Garden of Eden

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In this essay on the second chapter of the Book of Genesis in the Pentateuch, a single example will serve to demonstrate the possibility that a so-called mythological narrative can not only anticipate that which will later be termed reality, but can itself provide knowledge equivalent in value to that later knowledge.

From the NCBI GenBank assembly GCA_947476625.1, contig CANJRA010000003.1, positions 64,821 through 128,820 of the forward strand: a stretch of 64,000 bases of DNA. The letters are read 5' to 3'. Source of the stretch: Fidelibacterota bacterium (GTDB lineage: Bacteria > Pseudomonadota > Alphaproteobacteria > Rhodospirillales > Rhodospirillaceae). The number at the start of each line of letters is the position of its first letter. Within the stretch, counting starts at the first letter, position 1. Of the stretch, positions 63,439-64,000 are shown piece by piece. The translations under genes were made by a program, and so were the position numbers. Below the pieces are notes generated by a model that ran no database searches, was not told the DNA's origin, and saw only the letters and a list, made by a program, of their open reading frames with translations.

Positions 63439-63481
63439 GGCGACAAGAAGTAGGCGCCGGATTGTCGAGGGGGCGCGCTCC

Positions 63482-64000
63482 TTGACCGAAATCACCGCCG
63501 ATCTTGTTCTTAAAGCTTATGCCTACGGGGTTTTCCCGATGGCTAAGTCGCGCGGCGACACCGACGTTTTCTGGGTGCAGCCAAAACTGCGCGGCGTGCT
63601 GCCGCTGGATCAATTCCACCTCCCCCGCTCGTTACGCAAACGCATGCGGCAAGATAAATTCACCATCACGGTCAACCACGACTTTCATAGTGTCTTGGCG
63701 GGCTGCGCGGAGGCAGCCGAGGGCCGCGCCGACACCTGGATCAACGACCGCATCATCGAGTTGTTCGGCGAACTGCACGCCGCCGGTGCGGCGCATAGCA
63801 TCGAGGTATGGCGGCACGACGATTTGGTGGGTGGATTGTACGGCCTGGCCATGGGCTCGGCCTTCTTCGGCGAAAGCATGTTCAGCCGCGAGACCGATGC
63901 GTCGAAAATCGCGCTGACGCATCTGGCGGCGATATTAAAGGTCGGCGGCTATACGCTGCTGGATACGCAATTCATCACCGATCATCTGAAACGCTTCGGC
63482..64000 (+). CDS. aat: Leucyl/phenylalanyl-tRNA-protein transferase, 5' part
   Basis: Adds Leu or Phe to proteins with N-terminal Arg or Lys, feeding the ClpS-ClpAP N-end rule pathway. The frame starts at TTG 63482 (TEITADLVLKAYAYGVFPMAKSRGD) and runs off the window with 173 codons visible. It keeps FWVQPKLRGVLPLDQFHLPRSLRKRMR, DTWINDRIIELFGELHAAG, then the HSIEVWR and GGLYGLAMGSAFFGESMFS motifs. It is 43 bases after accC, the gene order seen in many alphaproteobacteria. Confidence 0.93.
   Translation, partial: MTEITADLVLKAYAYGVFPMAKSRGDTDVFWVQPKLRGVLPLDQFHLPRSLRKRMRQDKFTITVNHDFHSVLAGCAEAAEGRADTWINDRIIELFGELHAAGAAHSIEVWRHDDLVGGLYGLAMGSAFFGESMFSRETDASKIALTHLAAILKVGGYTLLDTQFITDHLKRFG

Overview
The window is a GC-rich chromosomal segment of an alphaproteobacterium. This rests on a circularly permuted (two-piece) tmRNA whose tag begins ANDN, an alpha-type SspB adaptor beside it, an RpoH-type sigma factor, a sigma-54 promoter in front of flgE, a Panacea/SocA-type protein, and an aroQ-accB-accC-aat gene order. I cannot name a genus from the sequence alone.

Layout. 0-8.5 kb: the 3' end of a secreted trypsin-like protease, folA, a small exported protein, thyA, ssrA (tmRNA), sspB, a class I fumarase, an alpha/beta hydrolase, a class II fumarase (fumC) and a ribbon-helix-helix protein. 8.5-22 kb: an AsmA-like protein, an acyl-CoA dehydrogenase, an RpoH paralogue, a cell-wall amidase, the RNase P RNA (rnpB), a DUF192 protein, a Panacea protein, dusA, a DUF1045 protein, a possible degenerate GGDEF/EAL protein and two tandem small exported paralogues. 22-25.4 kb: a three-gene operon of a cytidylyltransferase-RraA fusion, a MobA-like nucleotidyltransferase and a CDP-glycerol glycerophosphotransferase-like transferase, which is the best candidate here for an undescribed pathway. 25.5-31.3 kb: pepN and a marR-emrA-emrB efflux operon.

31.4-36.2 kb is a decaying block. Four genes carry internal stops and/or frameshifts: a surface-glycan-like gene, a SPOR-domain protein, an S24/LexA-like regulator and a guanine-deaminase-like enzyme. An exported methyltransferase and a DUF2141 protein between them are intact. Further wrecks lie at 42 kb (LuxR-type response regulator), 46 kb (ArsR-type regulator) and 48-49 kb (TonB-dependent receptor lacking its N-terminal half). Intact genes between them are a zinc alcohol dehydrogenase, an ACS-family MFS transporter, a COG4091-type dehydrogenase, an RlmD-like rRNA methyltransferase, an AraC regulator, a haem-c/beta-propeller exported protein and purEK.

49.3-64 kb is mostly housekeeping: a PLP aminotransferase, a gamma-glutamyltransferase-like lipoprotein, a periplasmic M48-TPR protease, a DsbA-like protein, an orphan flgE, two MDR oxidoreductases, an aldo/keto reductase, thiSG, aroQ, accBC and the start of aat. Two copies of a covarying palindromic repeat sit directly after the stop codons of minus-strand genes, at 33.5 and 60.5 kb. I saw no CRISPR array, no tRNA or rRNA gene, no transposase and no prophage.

It will be seen that the story of the Garden of Eden is a case - there may be others - in which the insight into the structure of reality is so great and so important and is condensed into so small a space of literary expression, that the intensity of the inspiration bears no comparison with anything else in the whole field of mythological literature. Just enumerating the 'philosophical ideas' and 'answered problems' found in the text will show that it would be hard to find another poetic creation where the so many motifs have consciously been compressed in so simple a form. Every reader of the bible is familiar with the fact that there are accounts with many different levels of meaning, such that a child can understand them at one level, while philosophical minds continue their analyses and wonder to what depths they may yet be led. In my opinion, the story of the Garden of Eden surpasses all others in this respect.